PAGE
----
Egypt’s Prospects Wane Without Leadership

The Middle East Policy Council just published a new briefing titled “Anxiety Grips Egypt’s Economy.” Co-written by this author, it addresses some of the systemic issues facing Egypt right now. Subsidy reform, the Central Bank’s struggle to manage currency devaluation, inflation, fuel shortages, black markets, and loan prospects are all covered. Perhaps most importantly, the article makes the case that the United States is not sworn to approve a $4.8 billion loan from the International Monetary Fund. This seems apparent now that the U.S. Ambassador has called on Egypt’s government to do more and act fast.

The IMF loan, negotiated last year and expected to be finalized last December, was delayed by drawn-out political crises in Egypt, which began in late November. It is still on hold today even though all parties recognize that it is absolutely necessary. (The IMF deal is now considered the ultimate stamp of approval by the international community. It could unleash an additional $14.5 billion in aid from other sources.)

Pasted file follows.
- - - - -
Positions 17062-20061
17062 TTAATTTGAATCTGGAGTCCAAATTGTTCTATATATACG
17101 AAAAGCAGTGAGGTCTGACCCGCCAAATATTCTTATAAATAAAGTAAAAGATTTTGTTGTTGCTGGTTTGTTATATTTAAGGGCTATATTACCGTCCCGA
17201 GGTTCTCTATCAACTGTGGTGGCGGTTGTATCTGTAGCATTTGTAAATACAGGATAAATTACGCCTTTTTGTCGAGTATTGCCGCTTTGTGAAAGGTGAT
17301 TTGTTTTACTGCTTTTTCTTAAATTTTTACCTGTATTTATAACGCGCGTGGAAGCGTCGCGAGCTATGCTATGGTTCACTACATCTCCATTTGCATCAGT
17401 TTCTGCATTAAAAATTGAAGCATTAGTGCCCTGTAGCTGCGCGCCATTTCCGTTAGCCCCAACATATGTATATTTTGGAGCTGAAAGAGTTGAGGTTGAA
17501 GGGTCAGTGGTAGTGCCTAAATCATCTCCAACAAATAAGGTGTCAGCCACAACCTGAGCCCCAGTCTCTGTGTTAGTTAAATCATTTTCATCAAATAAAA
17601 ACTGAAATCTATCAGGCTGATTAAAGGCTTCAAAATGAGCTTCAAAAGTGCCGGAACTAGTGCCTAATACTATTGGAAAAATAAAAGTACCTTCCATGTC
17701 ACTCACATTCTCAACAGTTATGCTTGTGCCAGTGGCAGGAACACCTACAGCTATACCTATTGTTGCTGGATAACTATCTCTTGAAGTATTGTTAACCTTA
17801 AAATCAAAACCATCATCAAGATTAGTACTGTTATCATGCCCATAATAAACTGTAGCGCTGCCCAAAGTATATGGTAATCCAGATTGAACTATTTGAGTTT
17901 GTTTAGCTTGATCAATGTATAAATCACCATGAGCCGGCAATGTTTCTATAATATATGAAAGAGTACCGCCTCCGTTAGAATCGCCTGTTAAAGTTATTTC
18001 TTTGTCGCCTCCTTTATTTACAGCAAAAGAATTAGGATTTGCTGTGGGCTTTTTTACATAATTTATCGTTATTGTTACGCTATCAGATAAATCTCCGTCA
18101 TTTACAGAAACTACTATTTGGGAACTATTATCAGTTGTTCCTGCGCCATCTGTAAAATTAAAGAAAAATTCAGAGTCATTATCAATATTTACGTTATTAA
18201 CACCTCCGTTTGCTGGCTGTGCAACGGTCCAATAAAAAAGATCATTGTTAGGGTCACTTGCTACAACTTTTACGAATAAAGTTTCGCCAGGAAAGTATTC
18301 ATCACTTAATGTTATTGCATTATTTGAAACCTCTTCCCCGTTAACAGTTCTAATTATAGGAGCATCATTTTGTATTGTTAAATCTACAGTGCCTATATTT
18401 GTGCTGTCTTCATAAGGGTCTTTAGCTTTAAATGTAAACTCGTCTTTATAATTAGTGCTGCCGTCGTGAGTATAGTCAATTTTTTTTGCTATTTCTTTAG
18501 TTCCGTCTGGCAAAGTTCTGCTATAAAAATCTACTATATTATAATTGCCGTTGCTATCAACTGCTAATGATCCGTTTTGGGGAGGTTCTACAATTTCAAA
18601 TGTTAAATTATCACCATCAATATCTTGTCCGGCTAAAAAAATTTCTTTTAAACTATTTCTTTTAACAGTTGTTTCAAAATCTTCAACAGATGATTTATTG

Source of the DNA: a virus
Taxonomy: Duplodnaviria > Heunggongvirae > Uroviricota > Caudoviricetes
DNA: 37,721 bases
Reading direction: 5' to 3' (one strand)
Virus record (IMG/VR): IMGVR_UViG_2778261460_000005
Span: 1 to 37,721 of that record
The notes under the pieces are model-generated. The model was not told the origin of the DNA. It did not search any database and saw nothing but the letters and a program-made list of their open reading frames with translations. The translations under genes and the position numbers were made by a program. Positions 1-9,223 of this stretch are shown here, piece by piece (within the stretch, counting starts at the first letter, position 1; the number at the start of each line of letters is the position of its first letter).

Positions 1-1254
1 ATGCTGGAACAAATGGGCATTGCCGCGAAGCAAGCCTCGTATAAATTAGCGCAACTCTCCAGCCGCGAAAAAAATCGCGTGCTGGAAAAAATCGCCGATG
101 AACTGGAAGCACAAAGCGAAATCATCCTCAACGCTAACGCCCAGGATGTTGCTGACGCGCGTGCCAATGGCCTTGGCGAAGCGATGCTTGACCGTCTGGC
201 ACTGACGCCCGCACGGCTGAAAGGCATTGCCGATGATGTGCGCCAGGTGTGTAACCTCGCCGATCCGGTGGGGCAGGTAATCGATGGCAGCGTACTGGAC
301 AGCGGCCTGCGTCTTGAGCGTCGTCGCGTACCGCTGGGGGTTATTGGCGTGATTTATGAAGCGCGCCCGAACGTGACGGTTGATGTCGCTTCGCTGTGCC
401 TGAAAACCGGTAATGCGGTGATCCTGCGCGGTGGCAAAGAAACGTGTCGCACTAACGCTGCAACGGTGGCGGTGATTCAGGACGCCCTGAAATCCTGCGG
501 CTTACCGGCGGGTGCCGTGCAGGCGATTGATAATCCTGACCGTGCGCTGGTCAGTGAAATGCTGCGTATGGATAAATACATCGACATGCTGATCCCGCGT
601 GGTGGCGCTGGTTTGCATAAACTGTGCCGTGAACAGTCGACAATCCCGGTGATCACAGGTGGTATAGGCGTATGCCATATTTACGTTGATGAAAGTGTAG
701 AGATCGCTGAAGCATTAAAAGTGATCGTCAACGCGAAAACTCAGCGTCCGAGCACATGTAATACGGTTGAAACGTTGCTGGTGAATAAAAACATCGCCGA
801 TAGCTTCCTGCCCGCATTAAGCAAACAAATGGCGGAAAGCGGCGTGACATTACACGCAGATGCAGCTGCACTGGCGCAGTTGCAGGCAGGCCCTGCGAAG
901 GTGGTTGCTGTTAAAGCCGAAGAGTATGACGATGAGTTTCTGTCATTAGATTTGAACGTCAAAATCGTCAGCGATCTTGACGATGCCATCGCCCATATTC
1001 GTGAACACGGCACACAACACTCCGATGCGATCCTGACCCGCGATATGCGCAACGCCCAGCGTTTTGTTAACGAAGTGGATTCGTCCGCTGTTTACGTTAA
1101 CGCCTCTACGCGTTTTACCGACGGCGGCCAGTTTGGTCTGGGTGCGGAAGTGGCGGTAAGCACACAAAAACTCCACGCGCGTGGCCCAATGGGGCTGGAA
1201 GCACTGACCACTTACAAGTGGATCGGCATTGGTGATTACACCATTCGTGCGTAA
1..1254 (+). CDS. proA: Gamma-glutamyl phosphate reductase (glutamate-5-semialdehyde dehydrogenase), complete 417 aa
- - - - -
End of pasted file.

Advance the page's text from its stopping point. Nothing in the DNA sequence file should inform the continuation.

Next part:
The problem is leadership, which Cairo lacks. President Mohammad Morsi has thus far shown a perplexing willingness to consolidate power by decree and rush through political reforms by referendum. While, at the same time, he has refused to make tough decisions affecting Egypt’s economy ahead of parliamentary elections. He and his party–the Muslim Brotherhood’s Freedom and Justice Party or FJP–are clearly afraid of alienating voters, even though the value of the Egyptian pound falls to news lows every day and the poor stand to lose the most from steady inflation.

Take an extra moment and revisit our November 15 briefing for MEPC. That article (“Egypt’s Economy Looks to 2013“) was hopeful by comparison. Until that point, Morsi’s government had said all the right things; the IMF loan looked certain. But three short months have turned Egypt’s prospects upside down. A courageous leader needs to deliver an ambitious economic plan, campaign for it publicly, and–at the same time–protect Egypt’s most vulnerable.

Can Morsi be that leader?

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